Rubber ducking your ass in a way, I figure things out as I rant and have to explain my reasoning or lack thereof every other sentence.

So lettuce harvest some more: I did not finish the linker as I initially planned, because I found a dumber way to solve the problem. I'm storing programs as bytecode chunks broken up into segment trees, and this is how we get namespaces, as each segment and value is labeled -- you can very well think of it as a file structure.

Each file proper, that is, every path you pass to the compiler, has it's own segment tree that results from breaking down the code within. We call this a clan, because it's a family of data, structures and procedures. It's a bit stupid not to call it "class", but that would imply each file can have only one class, which is generally good style but still technically not the case, hence the deliberate use of another word.

Anyway, because every clan is already represented as a tree, we can easily have two or more coexist by just parenting them as-is to a common root, enabling the fetching of symbols from one clan to another. We then perform a cannonical walk of the unified tree, push instructions to an assembly queue, and flatten the segmented memory into a single pool onto which we write the assembler's output.

I didn't think this would work, but it does. So how?

The assembly queue uses a highly sophisticated crackhead abstraction of the CVYC clan, or said plainly, clairvoyant code of the "fucked if I thought this would be simple" family. Fundamentally, every element in the queue is -- recursively -- either a fixed value or a function pointer plus arguments. So every instruction takes the form (ins (arg[0],arg[N])) where the instruction and the arguments may themselves be either fixed or indirect fetches that must be solved but in the ~ F U T U R E ~

Thusly, the assembler must be made aware of the fact that it's wearing sunglasses indoors and high on cocaine, so that these pointers -- and the accompanying arguments -- can be solved. However, your hemorroids are great, and sitting may be painful for long, hard times to come, because to even try and do this kind of John Connor solving pinky promises that loop on themselves is slowly reducing my sanity.

But minor time travel paradoxes aside, this allows for all existing symbols to be fetched at the time of assembly no matter where exactly in memory they reside; even if the namespace is mutated, and so the symbol duplicated, we can still modify the original symbol at the time of duplication to re-route fetchers to it's new location. And so the madness begins.

Effectively, our code can see the future, and it is not pleased with your test results. But enough about you being a disappointment to an equally misconstructed institution -- we are vermin of science, now stand still while I smack you with this Bible.

But seriously now, what I'm trying to say is that linking is not required as a separate step as a result of all this unintelligible fuckery; all the information required to access a file is the segment tree itself, so linking is appending trees to a new root, and a tree written to disk is essentially a linkable object file.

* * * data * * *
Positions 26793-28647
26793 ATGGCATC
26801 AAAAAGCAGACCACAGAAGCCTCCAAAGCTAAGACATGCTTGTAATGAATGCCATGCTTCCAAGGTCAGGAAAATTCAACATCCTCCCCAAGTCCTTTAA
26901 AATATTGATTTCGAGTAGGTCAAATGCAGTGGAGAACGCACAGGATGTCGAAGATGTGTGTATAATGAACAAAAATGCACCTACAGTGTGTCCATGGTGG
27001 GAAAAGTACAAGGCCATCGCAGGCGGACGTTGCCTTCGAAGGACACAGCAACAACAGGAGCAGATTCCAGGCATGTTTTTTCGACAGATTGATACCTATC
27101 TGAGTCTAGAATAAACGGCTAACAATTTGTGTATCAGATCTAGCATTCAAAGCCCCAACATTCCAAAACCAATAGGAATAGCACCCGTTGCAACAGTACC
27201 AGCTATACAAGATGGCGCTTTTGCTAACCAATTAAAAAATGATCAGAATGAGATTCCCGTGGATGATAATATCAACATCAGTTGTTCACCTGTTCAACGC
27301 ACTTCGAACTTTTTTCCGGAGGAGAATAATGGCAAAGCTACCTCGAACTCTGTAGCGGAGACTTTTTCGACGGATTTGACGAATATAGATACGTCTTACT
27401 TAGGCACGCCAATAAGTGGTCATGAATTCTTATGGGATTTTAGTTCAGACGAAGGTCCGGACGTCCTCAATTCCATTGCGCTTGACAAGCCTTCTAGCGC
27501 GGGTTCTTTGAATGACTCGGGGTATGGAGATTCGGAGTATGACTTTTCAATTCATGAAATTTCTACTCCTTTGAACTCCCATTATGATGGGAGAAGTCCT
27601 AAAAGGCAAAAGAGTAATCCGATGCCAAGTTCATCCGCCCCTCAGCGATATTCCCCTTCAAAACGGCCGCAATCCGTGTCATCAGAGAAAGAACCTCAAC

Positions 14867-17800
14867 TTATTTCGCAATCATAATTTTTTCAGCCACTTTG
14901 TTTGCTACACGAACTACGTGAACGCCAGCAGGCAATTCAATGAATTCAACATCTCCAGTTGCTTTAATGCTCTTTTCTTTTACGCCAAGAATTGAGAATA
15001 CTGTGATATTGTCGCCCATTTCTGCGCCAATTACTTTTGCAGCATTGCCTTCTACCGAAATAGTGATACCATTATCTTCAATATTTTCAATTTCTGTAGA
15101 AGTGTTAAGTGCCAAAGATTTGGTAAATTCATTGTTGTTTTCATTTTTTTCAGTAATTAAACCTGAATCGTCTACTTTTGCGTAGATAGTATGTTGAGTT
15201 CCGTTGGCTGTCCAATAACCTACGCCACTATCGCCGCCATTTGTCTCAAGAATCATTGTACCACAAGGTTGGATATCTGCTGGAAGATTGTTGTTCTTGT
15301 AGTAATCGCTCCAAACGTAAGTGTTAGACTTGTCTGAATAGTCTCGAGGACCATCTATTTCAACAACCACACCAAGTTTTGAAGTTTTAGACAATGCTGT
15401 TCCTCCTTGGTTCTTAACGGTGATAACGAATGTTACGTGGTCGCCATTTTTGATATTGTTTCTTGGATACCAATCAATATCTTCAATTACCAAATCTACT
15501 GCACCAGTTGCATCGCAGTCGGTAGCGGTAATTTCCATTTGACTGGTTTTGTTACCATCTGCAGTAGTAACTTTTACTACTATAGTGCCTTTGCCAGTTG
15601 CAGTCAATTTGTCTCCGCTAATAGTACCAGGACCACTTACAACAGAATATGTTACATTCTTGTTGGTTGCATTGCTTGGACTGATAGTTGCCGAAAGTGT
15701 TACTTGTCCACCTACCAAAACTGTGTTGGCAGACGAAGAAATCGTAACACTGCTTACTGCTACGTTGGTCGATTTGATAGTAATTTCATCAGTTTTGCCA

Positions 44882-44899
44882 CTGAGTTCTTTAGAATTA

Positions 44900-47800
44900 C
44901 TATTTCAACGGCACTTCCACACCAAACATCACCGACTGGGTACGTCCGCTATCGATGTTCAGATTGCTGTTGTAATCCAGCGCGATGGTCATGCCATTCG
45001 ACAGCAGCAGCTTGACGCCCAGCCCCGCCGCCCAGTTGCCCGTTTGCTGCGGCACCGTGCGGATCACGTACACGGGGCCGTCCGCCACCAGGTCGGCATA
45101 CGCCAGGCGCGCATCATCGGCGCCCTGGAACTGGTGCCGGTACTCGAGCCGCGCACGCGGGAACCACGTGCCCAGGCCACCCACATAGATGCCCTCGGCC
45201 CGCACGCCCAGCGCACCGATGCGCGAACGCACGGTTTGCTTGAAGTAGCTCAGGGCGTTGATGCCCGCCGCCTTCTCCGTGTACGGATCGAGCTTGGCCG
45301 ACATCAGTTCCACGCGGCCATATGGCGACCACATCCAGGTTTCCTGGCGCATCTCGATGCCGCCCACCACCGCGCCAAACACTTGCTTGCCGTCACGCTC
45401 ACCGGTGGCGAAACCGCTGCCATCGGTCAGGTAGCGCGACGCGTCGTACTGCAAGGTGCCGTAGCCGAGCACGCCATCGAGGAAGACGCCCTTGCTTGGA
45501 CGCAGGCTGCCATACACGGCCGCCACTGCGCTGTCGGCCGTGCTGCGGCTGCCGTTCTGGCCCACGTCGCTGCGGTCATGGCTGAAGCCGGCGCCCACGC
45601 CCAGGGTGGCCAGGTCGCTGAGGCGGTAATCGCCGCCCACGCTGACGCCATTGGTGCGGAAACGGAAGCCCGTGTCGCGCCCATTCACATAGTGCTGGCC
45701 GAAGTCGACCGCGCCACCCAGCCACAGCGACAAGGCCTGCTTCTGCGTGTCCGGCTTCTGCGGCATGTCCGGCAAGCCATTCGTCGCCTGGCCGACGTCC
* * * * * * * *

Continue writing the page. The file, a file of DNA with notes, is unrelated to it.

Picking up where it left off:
Mission accomplished... ? Perhaps.

This very much closes the chapter on *virtual* programs, that is, anything running on the VM. We're still lacking translation to native code, and that's an entirely different topic. Luckily, the language is pretty fucking close to assembler, so the translation may actually not be all that complicated.

But that is a story for another day, kids.
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    @jestdotty A linker is a program that combines binaries. Why do we do that?

    Say you have a big project, lots of source files and dependencies. It doesn't make sense to recompile the entire source plus the dependencies every time you change one or two lines.

    So, each source file is compiled separately into native binary, we generally call the output of this process object files. Linking is putting such files together into an executable or dynamic library, while a static library is simply an archive of objects.

    Linking against a static lib (static linking) is copying code from objects within an archive into the resulting file to make it available. This involves filling out the addresses of values, functions and such. Dynamic linking is a bit weirder. It sets up a binary to perform a similar operation, except at runtime.

    I'm over simplifying but the point this enables us to only recompile modified, individual components whenever changes to the source are made.
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    @jestdotty One game, which I'm not *actively* developing. Eh, having to write a compiler is getting in the way a little bit ;>

    I don't have a design paper, really. But it's very easy in concept. Turn based, you're a wizard, and everything you can do technically counts as a spell effect. You combine spell effects to make things happen during your turn, and the world around you reacts to the atrocities you've commited.

    I slap GPL on everything, people are free to draw anything they want from my work long as they provide everyone else the same essential freedom.
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    My ass has never been rubber ducked, and I'm ok with that.
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